# Recent content by Deveno

1. ### Can someone look at my proof?

that is a fair point.. professors usually appreciate it when students don't "get ahead of themselves" and use theorems/concepts that haven't been covered yet. that said, there's no harm in "looking ahead" and understanding that what you have done can be viewed an alternate way. it's like...
2. ### Orthogonal Basis and Inner Products

you're fine up to here. at this point, stop thinking about the "inner products", and start thinking about which linear combination of the Ai, A has to be.
3. ### Mod or quotient remainder theorem (QRT)

my guess is, you are learning some number theory. my second guess is, you are more comfortable with writing: a = b + kn than: a = b (mod n). what i am "doing with the subscripts" is this: [a]n = b, where a = b + kn, and 0 ≤ b < n. the reason for the brackets is that [a]n =...
4. ### Can someone look at my proof?

rather than use "not an integer" arguments, it would be cleaner to stay totally within the integers. that is, if 4k2+ 5 = 4t then 5 = 4(t - k2) → 4|5, impossible. similarly, if 4k2 + 4k + 9 = 4t then 9 = 4(t - k2 + k) → 4|9, also impossible. ******* alternate proof # 1: if 4|n2 + 5, then...
5. ### Extract h

silly me. you're right of course.
6. ### Mod or quotient remainder theorem (QRT)

i think this isn't even the right approach (you could get there from here, but it's the long way around). suppose we write [a]k, for the equivalence class (or residue class, i.e., the remainder upon division by k) of the integer a. then once can DEFINE: ([a]k)([b]k) = [ab]k. in...
7. ### Vectors: finding the angle between two vectors using dot product method when you don

what SammyS means is that the dot product is bilinear, it is linear in each variable: if a,b,c are vectors, and r is a scalar: a.(b+c) = a.b + a.c (a+b).c = a.c + b.c a.(rb) = r(a.b) (ra).b = r(a.b) also, a.b = b.a (the dot product is symmetric). thus (a+5b).(2a-3b) = 2(a.a) +...
8. ### Matrix Theory problem

your previous hint was: "multiply either equation by Q". i count 5 "=" in the OP's post, so it is unclear to me which two of them you mean. i suppose you mean: 1) P-1AP = B 2) Q-1AQ = B note that "multiply by Q" is not unambiguously defined, since Mat(n,F) is a non-commutative monoid...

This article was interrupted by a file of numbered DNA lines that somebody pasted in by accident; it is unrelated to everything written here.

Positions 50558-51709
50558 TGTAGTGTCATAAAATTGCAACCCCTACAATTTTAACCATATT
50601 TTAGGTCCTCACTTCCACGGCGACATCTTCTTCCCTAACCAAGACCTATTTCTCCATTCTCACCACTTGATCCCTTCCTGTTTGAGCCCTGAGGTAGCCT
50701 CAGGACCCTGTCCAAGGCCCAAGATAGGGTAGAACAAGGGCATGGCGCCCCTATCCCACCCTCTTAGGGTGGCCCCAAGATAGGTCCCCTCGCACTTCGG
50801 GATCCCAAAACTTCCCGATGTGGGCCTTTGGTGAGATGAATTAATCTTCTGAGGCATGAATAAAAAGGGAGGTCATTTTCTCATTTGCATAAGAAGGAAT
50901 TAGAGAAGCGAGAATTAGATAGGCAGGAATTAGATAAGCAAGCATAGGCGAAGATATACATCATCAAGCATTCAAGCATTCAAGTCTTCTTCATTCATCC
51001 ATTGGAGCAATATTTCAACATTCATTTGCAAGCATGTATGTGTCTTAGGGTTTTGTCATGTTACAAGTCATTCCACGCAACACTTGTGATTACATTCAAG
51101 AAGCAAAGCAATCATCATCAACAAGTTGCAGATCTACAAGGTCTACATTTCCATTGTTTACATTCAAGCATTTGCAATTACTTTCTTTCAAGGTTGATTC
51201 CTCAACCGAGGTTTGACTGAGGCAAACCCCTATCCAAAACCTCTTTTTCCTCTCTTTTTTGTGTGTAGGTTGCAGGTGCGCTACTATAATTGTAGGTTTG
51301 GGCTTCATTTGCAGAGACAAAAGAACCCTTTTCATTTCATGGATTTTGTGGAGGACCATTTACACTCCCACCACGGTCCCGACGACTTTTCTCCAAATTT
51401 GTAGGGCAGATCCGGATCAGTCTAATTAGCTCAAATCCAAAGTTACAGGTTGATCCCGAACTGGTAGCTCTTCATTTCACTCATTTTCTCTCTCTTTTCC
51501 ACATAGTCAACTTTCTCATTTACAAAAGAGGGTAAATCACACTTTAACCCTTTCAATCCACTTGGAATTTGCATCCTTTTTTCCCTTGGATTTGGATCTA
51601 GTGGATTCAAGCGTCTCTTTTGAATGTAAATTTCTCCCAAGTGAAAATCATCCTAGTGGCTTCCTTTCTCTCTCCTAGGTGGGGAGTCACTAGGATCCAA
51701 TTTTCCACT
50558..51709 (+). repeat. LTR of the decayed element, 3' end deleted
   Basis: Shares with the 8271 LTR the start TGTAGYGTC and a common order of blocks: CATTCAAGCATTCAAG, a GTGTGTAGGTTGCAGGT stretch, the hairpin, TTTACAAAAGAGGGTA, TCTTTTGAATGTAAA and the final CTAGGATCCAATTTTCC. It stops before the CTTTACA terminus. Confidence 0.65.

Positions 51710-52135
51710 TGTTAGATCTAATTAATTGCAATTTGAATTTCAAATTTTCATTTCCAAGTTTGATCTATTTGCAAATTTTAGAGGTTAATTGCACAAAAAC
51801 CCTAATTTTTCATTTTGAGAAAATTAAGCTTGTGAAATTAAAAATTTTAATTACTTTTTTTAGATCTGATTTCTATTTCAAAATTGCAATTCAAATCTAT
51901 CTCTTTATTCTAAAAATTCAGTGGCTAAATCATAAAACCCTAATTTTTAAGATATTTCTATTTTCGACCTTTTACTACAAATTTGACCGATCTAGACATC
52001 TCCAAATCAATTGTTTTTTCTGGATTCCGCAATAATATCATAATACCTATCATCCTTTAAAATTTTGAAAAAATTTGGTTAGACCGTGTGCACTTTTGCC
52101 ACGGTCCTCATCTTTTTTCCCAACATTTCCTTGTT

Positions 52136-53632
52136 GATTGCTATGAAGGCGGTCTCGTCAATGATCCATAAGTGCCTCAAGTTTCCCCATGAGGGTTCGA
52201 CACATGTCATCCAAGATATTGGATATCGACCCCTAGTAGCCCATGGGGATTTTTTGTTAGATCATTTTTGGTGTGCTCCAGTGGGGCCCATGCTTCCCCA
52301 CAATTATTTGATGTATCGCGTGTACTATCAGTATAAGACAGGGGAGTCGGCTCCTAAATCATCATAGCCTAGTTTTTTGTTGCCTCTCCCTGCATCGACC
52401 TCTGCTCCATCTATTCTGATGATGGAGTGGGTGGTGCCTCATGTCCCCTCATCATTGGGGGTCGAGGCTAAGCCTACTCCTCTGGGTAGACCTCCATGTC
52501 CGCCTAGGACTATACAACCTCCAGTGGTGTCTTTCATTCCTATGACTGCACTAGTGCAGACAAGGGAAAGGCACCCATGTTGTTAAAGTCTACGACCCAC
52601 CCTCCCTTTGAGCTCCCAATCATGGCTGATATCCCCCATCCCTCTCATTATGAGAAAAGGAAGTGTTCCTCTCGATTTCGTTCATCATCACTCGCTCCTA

9. ### Extract h

yes, but every term contains a h, so the non-zero solutions are the roots of a quadratic, which is somewhat easier.
10. ### How long can I expect to work on Spivak?

if memory serves me, Spivak was written to cover a full year course. trying to cover it "all" in 16 weeks might be asking a bit much. the first 4 chapters will probably be fairly easy going, although some of the exercises may make you stop and think for a bit. chapters 7 & 8 are...
11. ### Matrix Theory problem

i have an alternate approach: note that B = P-1AP is the same as: A = PBP-1. also, note that if R-1AR = A, then AR = RA. what happens if you evaluate (QP-1)-1A(QP-1)?
12. ### Question involving a linearly independent set of vectors

i understand your point Mark44, and it's well-taken. as Ray pointed out, clarification doesn't hurt, as the "goal" of understanding linear independence is not to be able to state an impeccable definition of it, but rather, to be able to actually determine if sets are linearly independent or not...
13. ### Could a saint please guide me work through my research on AFFINE SETS AND MAPPINGS

where does "f" come from? my reasoning goes like this: 1/2 and 1/2 sum to 1, so (1/2)x + (1/2)y is an affine combination, that is: (x+y)/2 is in M. now, use part (iii) to conclude that.....
14. ### Cosets and Vector Spaces Question

suppose u + W = v + W. then (u - v) + W = (v - v) + W = 0 + W = W (i simply subtracted v + W from "both sides", using the fact that -(v + W) = (-1)(v + W) = (-1)v + W = -v + W). by definition of a subspace, u - v is also in U, if both u,v are (subspaces are closed under vector addtion and...
15. ### Finite abelian group into sequence of subgroups

there are a couple of "easier" cases you might want to look into first: |G| = pq, p,q distinct primes. |G| = pk, p a prime. the second case is "harder", although you may have proved both of these already if you have covered the sylow theorems. by the way, any group of prime order is...